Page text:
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What makes a great director?

Board Dynamics CEO Henri Eliot shares the traits that help make for an effective leader at any organisation.

According to professional director Rob Campbell, “we need to be searching for effective directors and spreading the search to include a diversity of age, culture and gender”. 

His view is that different situations require different governance input, and even within a given business and its environment there is a variety of ways for a director to be effective. Rob feels that one of the reasons “why one person boards are not prevalent is a recognition that diversity of opinion, skill and approach has its own value”.

Rob recognises that “one must recognise that a business does not operate in a vacuum. When you strip aside all the brand, corporate structure and mission statements a business is an economic entity. The economics of any business determines the outcome”.recognises that “one must recognise that a business does not operate in a vacuum. When you strip aside all the brand, corporate structure and mission statements a business is an economic entity. The economics of any business determines the outcome”.

Rob recognises that an effective director must study and constantly review the core economics of the business, seek to correct what is amiss, and push to maintain focus on the sound core. He feels that “Management is or should be in the field dealing with incoming and outgoing issues. The effective director keeps both oversight and communication to those in the field to clarify the economics of the business, how they are evolving, how they are being challenged, and what the options are." He recognises that an effective director must study and constantly review the core economics of the business, seek to correct what is amiss, and push to maintain focus on the sound core. He feels that “Management is or should be in the field dealing with incoming and outgoing issues. The effective director keeps both oversight and communication to those in the field to clarify the economics of the business, how they are evolving, how they are being challenged, and what the options are”.

His first point is to understand and communicate around the core economics of the business. “If you are not capable of and intent on doing that you cannot be effective”.

He feels that “there is no one set of skills or experience to enable this. It is better that a board has diverse perspectives but the core economics to which they apply must be shared. So in addition to having this focus on core economics an effective director has to be able to think constructively and co-operatively. One has to be able and willing to be open to different perspectives and to incorporate those. No director is effective, no matter how brilliant, if they are not able to work in a team”.

Its important that directors have different skill sets that are “genuine skill sets, not simply historic qualifications. For this to be the case an effective director must be constantly updating their skill set. Knowledge in today’s business is not static. This is one of the reasons he thinks we may in many boards place too higher value on length of experience and too little on the effectiveness of current skills. He hopes that there is still a “place for older people in these roles but it is a strong conviction that there is no place for old skills and ideas. No one stays up to pace without effort and continuous “new skilling” is a requirement of an effective director”.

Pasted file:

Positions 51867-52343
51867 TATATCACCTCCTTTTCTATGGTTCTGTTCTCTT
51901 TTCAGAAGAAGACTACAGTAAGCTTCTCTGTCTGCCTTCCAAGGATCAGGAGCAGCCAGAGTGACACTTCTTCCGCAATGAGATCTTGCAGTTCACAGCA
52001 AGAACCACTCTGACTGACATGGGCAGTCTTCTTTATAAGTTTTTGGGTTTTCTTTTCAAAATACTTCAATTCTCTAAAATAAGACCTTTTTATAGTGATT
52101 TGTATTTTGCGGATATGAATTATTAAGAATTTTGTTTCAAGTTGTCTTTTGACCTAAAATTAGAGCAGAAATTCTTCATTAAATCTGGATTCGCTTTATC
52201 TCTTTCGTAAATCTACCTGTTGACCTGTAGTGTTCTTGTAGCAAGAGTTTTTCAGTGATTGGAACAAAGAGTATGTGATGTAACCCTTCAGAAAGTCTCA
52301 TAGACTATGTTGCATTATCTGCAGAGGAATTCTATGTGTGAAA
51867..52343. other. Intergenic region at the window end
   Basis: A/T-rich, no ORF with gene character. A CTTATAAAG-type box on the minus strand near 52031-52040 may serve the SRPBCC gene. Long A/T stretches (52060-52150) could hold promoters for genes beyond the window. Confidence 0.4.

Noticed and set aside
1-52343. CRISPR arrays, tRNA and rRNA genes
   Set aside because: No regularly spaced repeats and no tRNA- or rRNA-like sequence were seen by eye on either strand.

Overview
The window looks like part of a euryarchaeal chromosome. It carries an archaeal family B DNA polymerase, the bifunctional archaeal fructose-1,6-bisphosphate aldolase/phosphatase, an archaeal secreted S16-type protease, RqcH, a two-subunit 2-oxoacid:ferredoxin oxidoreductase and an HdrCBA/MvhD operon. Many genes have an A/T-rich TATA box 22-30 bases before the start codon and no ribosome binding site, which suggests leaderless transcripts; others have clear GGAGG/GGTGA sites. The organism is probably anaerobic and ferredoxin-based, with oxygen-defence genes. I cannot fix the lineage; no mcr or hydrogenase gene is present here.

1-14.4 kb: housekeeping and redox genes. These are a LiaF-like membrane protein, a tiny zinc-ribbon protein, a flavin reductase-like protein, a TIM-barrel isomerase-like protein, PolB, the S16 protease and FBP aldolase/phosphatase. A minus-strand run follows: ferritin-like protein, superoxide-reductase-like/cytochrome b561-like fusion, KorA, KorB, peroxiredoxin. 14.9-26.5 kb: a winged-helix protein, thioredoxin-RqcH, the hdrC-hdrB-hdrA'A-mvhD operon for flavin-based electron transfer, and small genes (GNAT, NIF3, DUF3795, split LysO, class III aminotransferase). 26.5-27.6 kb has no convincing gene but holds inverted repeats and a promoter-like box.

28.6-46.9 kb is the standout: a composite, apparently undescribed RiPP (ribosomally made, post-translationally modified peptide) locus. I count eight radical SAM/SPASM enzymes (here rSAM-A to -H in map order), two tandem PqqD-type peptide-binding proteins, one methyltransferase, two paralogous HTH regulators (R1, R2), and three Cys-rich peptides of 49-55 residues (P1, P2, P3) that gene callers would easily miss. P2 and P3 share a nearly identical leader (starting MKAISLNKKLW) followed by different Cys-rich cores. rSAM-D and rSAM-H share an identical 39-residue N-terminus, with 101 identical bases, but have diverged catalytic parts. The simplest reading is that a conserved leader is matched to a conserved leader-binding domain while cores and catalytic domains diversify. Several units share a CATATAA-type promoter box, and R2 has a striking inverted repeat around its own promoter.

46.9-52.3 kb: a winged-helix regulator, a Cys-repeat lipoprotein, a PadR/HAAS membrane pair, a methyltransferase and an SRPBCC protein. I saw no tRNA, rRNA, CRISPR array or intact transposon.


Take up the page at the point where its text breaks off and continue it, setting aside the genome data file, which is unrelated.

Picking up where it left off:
His next comment is on a personal characteristic. “An effective director must have a strong level of probity and ethics. Despite the many laws and regulations which govern the activities of boards there is what would be to an outsider a surprising frequency of situations in which directors are called upon the exercise moral judgements on what is fair, for example as between staff, suppliers, customers or other stakeholders in the business. These judgements cannot be avoided and they should not be made arbitrarily”.

The next thing which an effective director needs is the ability to listen.   According to Rob, “some of us find that quite hard especially when directors have had success in a business endeavour.  The nature of corporate boards is that there is a degree of deference often shown. Directors are perceived to have some power and in particular influence over management careers. So it is easy for a director to become a little self important and to see the board meeting as an opportunity to express one’s valuable views. On occasion, this can lead to one-way communication which is, or should be in this context, an oxymoron. Listen carefully to what is being said, credit the view with being potentially right or even just useful. Feed constructive questions. Be supportive”.

“This does not mean you have to go along with everything you are advised. Far from it. One important measure of an effective director is the courage to express a considered view, engage in debate, and to seek resolution of differences. It is important not to become an isolated dissenter”.

Finally Rob says “you should be having fun. This does not mean laughing and joking all the time. But a director who is not fully engaged, interested and enjoying the business and the process involved is not effective. Being a director is one of the most fascinating and rewarding roles one can have in business. You have great access to information, options and ability to input. It is not a grim, drudging enforcement or compliance role. You have responsibilities but they have clear relevance to good outcomes so there is no need to resent or grumble about them. They are good things. Approach them with a positive view to how they assist the business. You can even get to enjoy audits!”

Henri Eliot is CEO of Board Dynamics.

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